The story of the Gallipoli campaign focussing on the Turkish perspective. Includes interviews with Turkish migrants to Australia and their children about their thoughts on Gallipoli and Australia.
Gallipoli occupies a special place in the national memory of Australia, New Zealand and Turkey. For the British, French, Indians and Germans, the Gallipoli campaign is remembered as just another name in a long, tragic list of World War I battles. For Turks, Australians and New Zealanders it is something apart; a significant event in the self-development of their individual nations. As such, the battles have not been allowed to fade in people s memories.
Almost every Australian and New Zealander has heard the story of the Anzacs at Gallipoli, yet most wouldn t recognise the battle by its Turkish name, the Battle of Canakkale, or recognise the battle as an invasion of foreign land. In fact very few Australians and New Zealanders are familiar with the battle beyond the experiences of our own soldiers. But what of the victors the Ottoman armies who fought with great bravery and distinction at Gallipoli? Gallipoli: The Turkish Story portrays the view from the Turkish side of the trenches, and in doing so paints a richer portrait of the past and broadens our knowledge and understanding of this tragic event.
When Alec Campbell, the last surviving soldier from Gallipoli, passed away in 2002, his death was mourned by Australians and Turks alike. In the last decade or so Turks and Australians have seemingly buried their enmity and now see Gallipoli as a unique bond between two nations a central element upon which their friendship is bound. This bond has encouraged a growth of respect and interest in each other s countries and cultures which is increasing rather than diminishing as time passes.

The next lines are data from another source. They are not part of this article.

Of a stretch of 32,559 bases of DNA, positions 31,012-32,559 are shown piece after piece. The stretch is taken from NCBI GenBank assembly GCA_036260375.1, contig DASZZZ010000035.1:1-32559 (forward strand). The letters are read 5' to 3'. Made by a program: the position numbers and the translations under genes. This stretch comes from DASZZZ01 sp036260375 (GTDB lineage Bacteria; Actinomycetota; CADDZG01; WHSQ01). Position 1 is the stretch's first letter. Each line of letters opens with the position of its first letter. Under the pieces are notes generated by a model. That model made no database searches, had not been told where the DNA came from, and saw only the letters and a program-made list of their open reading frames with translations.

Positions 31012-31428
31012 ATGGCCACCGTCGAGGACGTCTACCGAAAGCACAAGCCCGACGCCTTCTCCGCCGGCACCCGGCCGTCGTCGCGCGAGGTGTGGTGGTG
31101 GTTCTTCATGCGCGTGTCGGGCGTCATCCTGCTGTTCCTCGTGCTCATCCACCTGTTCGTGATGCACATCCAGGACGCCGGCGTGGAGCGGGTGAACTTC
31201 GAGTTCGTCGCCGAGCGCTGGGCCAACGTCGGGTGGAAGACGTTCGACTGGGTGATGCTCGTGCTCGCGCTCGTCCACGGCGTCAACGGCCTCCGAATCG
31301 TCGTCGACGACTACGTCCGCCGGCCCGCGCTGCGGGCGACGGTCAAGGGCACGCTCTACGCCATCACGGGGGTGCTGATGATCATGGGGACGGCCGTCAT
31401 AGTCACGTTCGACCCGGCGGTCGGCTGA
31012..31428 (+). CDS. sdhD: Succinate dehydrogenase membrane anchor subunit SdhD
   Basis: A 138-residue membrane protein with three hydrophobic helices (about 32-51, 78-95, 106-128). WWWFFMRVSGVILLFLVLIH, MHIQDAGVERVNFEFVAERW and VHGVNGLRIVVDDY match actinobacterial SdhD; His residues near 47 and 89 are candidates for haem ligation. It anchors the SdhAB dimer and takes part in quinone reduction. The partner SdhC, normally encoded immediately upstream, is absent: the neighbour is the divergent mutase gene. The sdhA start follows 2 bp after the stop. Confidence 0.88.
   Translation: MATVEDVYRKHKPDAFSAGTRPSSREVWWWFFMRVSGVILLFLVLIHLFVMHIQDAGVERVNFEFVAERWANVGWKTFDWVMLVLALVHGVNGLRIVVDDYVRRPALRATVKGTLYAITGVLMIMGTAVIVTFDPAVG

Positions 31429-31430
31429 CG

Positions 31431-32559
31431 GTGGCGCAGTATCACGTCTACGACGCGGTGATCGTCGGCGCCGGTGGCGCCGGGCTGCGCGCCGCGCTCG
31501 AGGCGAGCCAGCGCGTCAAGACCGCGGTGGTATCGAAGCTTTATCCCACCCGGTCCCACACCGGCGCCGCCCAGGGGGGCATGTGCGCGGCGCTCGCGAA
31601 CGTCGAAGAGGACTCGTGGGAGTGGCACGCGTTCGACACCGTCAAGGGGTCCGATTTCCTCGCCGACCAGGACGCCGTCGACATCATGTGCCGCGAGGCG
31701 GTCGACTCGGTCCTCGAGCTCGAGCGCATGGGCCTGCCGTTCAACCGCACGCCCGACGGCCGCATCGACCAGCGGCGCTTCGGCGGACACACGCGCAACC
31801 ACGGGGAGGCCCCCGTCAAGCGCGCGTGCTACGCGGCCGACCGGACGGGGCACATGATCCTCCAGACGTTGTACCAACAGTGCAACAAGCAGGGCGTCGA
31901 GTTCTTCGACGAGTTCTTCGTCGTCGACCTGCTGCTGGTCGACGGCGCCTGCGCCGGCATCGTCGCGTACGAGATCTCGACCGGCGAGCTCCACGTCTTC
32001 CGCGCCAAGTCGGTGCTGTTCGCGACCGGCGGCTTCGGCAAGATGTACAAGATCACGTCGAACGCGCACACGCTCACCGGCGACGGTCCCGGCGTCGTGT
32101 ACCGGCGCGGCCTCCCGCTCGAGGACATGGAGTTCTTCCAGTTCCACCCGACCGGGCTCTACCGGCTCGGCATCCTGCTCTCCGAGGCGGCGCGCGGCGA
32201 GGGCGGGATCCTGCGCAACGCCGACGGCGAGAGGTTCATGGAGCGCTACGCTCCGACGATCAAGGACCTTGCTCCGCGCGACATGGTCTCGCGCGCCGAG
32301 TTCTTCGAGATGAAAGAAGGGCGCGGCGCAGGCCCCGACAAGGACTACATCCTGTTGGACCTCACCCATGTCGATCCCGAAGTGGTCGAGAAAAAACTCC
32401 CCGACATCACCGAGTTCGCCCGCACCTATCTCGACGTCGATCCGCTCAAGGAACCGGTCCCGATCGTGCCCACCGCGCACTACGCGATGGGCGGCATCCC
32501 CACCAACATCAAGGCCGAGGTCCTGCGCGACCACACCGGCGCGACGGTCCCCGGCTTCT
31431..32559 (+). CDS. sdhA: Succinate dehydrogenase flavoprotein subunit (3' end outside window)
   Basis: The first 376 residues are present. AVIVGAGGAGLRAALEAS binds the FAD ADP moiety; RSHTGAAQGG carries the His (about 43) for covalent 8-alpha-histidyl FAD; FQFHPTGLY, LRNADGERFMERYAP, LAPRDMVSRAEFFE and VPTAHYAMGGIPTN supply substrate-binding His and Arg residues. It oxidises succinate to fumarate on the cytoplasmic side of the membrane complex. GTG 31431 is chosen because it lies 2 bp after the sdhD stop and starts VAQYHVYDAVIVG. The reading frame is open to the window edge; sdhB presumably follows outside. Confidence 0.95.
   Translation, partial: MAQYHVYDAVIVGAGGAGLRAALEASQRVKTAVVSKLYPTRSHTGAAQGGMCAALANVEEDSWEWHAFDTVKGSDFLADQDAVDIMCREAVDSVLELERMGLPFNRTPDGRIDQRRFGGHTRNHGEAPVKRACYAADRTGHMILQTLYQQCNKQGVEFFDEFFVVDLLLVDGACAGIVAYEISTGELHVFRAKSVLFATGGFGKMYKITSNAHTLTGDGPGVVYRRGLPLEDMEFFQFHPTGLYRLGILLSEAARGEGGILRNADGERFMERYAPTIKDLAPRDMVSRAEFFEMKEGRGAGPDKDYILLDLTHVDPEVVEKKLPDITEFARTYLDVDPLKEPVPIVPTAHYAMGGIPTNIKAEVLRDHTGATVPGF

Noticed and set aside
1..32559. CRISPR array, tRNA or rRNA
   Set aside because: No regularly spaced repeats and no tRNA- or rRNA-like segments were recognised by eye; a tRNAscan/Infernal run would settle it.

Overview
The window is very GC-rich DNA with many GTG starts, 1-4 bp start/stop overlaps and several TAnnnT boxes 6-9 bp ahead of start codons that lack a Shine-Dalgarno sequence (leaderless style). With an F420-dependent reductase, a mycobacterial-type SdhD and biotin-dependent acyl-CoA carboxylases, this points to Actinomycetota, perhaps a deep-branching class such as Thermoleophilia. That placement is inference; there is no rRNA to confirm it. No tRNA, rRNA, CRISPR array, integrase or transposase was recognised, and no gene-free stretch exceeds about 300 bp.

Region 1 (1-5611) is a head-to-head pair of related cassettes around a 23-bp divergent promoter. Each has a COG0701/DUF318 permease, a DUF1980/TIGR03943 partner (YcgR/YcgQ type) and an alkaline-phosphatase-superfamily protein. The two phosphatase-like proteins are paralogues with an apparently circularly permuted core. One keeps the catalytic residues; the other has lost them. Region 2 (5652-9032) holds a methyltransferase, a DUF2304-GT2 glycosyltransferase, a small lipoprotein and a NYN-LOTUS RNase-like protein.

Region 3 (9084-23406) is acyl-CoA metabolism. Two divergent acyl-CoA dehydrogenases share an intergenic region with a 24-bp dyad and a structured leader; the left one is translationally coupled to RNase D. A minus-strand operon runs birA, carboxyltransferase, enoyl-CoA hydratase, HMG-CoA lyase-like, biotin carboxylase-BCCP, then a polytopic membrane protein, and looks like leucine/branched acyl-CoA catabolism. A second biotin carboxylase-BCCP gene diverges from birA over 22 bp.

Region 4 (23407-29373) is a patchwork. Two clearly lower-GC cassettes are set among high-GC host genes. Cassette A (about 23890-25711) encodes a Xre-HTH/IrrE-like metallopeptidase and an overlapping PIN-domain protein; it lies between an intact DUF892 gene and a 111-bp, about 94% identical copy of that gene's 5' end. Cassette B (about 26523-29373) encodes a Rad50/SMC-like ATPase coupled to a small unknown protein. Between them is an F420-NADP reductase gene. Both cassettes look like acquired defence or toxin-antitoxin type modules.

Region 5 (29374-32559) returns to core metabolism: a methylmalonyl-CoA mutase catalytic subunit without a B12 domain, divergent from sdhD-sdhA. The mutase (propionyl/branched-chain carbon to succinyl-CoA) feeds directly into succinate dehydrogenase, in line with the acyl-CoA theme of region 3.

DR KEVIN FEWSTER has been researching World War I for more than 25 years and taught history at the University of NSW, Royal Military College, Duntroon. He is the editor of Gallipoli Correspondent: the frontline diary of C.E.W. Bean, and is now the Director of the Powerhouse Museum in Sydney. He was made a Member of the Order of Australia in 2001.
VECIHI BASARIN is a Chemical Engineer who has lived and worked in various countries, including Turkey, Norway, USA, Brazil, Germany and the UK. He is currently retired after working in the private and public sectors in the offshore oil and gas, industry assistance, petroleum, petrochemical, investment attraction, tourism and environmental protection related fields.
HATICE BASARIN is a town planner who came to Australia in 1979. After receiving a Master of Urban Planning degree from the University of Melbourne, she has worked as a policy and research officer on land use planning, local government and public housing issues.
Table Of Contents:
List of Maps
A Note on Terminology
Glossary of Place Names
Pronunciation of the Turkish alphabet
Chapter 1 '...a special bond'
Chapter 2 '...a proud heritage'
Chapter 3 '...defending the homeland'
Chapter 4 '...the breath of decay'
Chapter 5 '...then may I never witness a defeat'
Chapter 6 '...your sons and daughters have become our sons and daughters'
Allen & Unwin
Allen & Unwin
Paperback - C format
Battles & campaigns